and calculate the tilt. The tilt is then manually adjusted using the X Y tilt
knobs once the process is finished. Once the tilt is less than 0.01 turns in
either clockwise or anti-clockwise direction, the next step can begin.

 

The tool head is then raised and locked, allowing
the tool to be removed from the tool spindle and replaced with a fine diamond
tool which is used to thin down the silicon via milling. The locking screw is
then unlocked and lowered gently till it reaches the bottom end.

Once the start and end points are set up, pressing
XY centre would bring the tool to the centre of the cavity defined. The force
is then set to be on and Z is brought down till the force reads 100g and at
that point, Z is set as 0 in order to track

Another factor or setting to take note of was the
travel pattern of the tool. There were 8 different patterns available but
generally only ASAP-1, ASAP-1 X and ASAP-1 Swap X-Y were used for standard
removal. Several other settings to take note of were the table speed and tool
speed. The settings are very flexible and may change depending on the sample
type and cavity size.

Figure 2: Table travel patterns

The general guide for backside thinning of a sample
using a sample is as shown in Table 2 below. This is a guide and the procedure
differs according to different samples and requirements. For the case of the
wafer chip that I was working on, Step 1 and 2 was not necessary as the
backside of the silicon was already exposed, showing the silicon. Thus, from
there, all that had to be done was to thin down the silicon to the desired
level before polishing.

Table 2: Six step process for backside thinning of a packaged device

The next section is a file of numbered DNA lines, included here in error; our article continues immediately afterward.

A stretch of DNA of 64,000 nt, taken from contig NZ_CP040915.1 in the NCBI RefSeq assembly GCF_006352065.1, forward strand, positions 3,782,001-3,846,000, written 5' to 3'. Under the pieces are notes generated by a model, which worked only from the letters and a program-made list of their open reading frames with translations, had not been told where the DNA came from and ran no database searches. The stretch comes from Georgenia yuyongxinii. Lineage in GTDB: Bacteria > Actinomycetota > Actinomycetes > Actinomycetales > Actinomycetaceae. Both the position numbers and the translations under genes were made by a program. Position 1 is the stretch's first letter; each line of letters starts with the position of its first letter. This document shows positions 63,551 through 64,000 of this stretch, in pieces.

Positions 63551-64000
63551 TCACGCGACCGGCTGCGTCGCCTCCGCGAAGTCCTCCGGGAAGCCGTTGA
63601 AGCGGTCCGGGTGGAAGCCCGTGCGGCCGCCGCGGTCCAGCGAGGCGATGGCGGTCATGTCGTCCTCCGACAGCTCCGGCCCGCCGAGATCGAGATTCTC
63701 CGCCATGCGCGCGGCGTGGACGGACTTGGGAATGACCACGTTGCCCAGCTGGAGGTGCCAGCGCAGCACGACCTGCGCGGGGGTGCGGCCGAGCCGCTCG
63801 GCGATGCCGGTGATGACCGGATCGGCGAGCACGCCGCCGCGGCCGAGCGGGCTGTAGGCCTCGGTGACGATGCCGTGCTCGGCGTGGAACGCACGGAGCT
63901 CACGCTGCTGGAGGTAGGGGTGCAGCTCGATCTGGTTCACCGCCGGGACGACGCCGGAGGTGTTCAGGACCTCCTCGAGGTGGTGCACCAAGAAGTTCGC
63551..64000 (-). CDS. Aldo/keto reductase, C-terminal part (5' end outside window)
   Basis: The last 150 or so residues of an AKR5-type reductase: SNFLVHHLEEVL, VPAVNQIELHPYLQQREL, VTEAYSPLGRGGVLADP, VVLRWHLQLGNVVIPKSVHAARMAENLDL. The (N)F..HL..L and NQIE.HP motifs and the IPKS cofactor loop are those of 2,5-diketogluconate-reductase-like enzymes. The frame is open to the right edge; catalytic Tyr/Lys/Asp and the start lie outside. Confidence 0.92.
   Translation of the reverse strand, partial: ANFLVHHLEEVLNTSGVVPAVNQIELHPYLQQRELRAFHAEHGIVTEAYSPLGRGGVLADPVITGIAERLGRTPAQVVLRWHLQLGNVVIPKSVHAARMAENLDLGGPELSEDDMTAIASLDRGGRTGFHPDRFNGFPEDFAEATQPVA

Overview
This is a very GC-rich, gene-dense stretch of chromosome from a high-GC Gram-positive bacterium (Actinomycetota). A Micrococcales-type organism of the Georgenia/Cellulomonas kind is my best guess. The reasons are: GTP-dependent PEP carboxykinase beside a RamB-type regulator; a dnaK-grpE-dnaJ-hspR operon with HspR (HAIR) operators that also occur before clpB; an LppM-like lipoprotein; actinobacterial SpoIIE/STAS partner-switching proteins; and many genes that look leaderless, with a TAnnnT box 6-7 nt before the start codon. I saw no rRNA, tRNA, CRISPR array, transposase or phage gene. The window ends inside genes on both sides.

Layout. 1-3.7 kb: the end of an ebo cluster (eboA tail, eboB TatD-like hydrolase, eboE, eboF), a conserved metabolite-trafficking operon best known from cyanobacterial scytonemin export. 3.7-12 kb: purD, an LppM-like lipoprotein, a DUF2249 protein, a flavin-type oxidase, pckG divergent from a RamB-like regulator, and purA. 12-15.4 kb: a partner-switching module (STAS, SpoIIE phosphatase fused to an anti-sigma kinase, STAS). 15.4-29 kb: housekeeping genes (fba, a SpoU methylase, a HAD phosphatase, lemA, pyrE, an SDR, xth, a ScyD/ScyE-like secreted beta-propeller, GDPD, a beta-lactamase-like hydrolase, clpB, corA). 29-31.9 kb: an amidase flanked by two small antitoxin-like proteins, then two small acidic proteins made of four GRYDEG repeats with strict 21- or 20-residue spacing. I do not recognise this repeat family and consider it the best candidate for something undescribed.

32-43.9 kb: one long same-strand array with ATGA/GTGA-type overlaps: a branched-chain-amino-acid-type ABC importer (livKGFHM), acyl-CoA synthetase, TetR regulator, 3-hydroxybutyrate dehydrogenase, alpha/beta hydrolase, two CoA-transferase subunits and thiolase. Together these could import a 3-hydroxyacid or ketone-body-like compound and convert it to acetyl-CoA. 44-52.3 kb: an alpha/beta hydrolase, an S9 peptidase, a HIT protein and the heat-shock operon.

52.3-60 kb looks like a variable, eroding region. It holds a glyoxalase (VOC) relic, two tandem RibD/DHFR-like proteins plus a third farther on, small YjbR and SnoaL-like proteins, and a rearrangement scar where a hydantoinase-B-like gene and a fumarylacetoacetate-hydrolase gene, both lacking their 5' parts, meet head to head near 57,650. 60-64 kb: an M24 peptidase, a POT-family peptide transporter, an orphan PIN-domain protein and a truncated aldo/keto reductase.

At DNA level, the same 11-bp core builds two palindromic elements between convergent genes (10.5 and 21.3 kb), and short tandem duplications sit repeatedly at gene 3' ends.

Step 3 – Fine Diamond

The main purpose of using the fine diamond tool is
to remove the bulk thickness of the silicon and this is done in the presence of
a lubricant called extender fluid. Generally, silicon is removed in increments
of 50?m at a time. The process
was stopped when the desired depth of around 100?m was achieved.

Step 4 – Blue Diamond
Paste

After using the fine
diamond tool, the Xylem tool was used for both the blue and yellow diamond
paste but each tool was to be used for each respective diamond paste only
without switching. The blue diamond paste and extender fluid was applied to the
surface of the silicon and spread over the cavity. The process was then run for
the desired time and once it was completed, the sample was cleaned thoroughly
to remove all traces of the blue diamond paste. This was to ensure that no
scratches would be left on the next step due to particles of blue diamond paste
left behind.

Step 5 – Yellow Diamond
Paste

Another Xylem tool was
used for the yellow diamond paste and similarly to the blue diamond paste, the
yellow diamond paste and extender fluid were applied to the to the silicon
surface and spread over the cavity. The sample was also cleaned thoroughly to
remove all traces of the yellow diamond paste.

Step 6 – Colloidal Silica

Xybove tool was used and a few drops of colloidal
silica was applied to the silicon surface. The sample was not heated at this
stage as if the colloidal silica was heated and dry out, it would cause
precipitation of the silica and it would be difficult to remove. Once the
process was completed, the sample was cleaned thoroughly.